This is my first sketch. It’s of a spaniel called Benji
Benji — Day One

Five Lessons learned midway into 100 days of sketching

Heidi Baker
4 min readFeb 25, 2021


In a bid to improve my technique, and get into the habit of drawing every day, I challenged myself to 100 days of sketching. As a natural doodler I also love to draw given free time. Covid has certainly provided plenty of that. Here are five lessons I’ve learned so far.

Lesson One — I knead my eraser!

We recently moved house and it appears I lost my awesome kneadable eraser in the transition. As we live a little way out of the city it took about a week for me to replace it. I felt my sketches were heavy and needed the delicate and precise kneadable eraser to make eyes twinkle and sunlight catch. As soon as I used my new eraser noticed an overall improvement in my sketches. I feel it provides an edge that was previously missing. I use it to add the finishing touches on all my drawings.

Lesson Two — Intentional smudging.

It was probably at school when I learnt the art of smudging pencil work with a tissue (or more likely my finger back then) to give a smooth greyscale sheen. Smudging removes the detail of pencil strokes and allows light and dark to blend. I remembered this technique at the end of my first week into the challenge, using it to smooth out the coat of a horse with a consistent tone of grey and no distracting pencil lines. I’ve since refined my technique of smudging, using it earlier in the sketch to provide a quick base, which I then layer with pencil strokes to give the drawing more depth and detail. Art shops even sell blending stumps, which is yet another step up from using a tissue! After watching a few YouTube Tutorials I’m seeing how having the proper tool might be useful, and save us money on tissues.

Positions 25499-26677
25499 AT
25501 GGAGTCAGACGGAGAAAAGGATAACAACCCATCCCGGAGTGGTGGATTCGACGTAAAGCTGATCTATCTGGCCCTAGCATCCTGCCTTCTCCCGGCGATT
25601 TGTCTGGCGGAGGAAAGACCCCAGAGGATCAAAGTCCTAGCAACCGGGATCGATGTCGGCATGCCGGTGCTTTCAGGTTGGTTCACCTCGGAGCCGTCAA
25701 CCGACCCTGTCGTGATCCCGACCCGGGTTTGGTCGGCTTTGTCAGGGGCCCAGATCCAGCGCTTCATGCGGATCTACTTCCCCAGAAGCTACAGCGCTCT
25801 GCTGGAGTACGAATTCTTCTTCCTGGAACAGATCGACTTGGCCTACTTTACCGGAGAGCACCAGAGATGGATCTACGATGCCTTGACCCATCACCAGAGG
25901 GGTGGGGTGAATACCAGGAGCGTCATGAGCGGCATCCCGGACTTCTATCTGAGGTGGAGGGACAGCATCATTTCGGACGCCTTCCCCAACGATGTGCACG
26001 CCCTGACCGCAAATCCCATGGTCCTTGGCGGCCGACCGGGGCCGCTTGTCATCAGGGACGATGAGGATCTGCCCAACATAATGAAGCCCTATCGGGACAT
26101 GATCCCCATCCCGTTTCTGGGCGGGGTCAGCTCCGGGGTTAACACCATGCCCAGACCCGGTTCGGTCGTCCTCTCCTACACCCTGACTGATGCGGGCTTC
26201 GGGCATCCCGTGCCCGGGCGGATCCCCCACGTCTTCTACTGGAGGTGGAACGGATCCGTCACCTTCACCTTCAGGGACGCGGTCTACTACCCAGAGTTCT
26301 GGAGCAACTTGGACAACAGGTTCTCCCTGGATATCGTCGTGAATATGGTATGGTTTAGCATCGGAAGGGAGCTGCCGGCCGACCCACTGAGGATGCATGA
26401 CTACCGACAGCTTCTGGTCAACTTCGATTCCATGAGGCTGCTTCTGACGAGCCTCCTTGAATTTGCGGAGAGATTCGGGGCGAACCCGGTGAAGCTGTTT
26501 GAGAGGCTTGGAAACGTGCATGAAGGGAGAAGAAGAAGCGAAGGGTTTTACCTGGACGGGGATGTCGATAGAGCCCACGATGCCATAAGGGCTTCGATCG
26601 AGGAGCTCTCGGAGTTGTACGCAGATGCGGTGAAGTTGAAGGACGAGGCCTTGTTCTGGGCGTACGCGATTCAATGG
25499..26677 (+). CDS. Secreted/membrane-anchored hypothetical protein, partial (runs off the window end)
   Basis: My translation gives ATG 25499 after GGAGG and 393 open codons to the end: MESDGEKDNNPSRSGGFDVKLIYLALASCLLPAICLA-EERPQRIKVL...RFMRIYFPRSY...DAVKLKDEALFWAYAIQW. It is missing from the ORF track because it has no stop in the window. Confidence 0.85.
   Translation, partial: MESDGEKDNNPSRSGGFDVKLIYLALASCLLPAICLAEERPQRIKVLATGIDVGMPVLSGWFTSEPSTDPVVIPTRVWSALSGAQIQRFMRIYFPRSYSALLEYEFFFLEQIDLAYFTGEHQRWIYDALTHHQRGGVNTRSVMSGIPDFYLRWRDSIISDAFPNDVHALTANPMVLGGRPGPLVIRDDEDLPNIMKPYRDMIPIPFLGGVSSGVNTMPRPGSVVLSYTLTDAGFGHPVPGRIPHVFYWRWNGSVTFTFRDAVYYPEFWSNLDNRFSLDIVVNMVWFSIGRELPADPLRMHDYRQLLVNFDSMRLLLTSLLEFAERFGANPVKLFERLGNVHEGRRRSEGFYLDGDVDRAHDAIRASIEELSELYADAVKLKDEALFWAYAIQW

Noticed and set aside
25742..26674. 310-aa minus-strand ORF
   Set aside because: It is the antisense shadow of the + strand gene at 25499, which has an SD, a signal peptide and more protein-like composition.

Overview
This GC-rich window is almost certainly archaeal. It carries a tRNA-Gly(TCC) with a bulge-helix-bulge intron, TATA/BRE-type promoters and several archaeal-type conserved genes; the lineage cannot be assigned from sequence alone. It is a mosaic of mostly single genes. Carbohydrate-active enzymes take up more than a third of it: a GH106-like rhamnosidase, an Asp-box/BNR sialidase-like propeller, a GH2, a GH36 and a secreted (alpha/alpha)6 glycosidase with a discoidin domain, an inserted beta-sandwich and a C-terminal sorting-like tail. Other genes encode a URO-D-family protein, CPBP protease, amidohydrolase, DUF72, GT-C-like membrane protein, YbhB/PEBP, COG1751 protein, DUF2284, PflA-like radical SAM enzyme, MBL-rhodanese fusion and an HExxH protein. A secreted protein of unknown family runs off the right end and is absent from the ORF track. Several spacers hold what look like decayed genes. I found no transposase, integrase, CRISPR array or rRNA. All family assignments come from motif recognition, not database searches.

Lesson Three — Using different pencils in the same sketch.

In the second week of the challenge I was referring to a drawing book for how to draw curly fur (I still haven’t nailed it). While I was there, I read about the graphite scale of pencils HB, 2B etc. The book suggested to start sketching with a harder pencil, perhaps even a mechanical pencil if I had one. It also suggested using a range of pencils in a single sketch. Surprisingly, this had never occurred to me. My pencils ranged from HB with nice clean, crisp lines, to 8B with thick, heavy lines. Now I start my sketch outlines with my hard mechanical pencil as the lines are light and clear, then I move on to my favourite 2B which gives me a thicker and slightly darker shade to reinforce my outlines and fill lighter areas. My 5B comes out for the regions I want to boldly stand out, or which need darker shading. The 8B is very rarely used but is available if I want to add depth to an already dark section. I bring the mechanical pencil back out at the end to add the finer details.

Lesson Four — My little finger is lazy.

Try as I might to avoid it, my little finger smudges graphite while I’m focussed on drawing. I attempt to keep my hand off the paper, but I guess my little finger is heavy or lazy. One of the last processes of every drawing is erasing all the blurry areas my hand has added. They’re quick to undo with a block eraser, but this habit is surely avoidable. I’ll do some research on fixing this bad habit before I embark on days 51 to 100.

Lesson Five — I spend more time looking for a subject than sketching it.

In the beginning I had a swag of subjects to draw. I love animals so I started sketching friends’ pets. Then I moved onto the animals I help at the local animal shelter and discovered I have a bit of a knack for horses and donkeys, and a weakness with curly fur. Every nine days or so I run out of models and do a shout out to friends for more pet pics, or trawl through all our photos. Again. I’ve even resorted to sketching a couple of children, but they tend to become unintentional caricatures. Animals have become my comfort blanket to hide beneath. Fortunately, I don’t have the patience to carry on trawling for animal photos, so the last 50 days sketches will be far more diverse.

To see my progress, check out my ‘Sketches’ folder on

If you have found a way to stop your little finger smudging your drawing, or have mastered the art of sketching curly fur, please leave comments!



Heidi Baker

Principal Test Consultant of Squirrels Rock in New Zealand. Also, a massive fan of writing documentation and process improvement.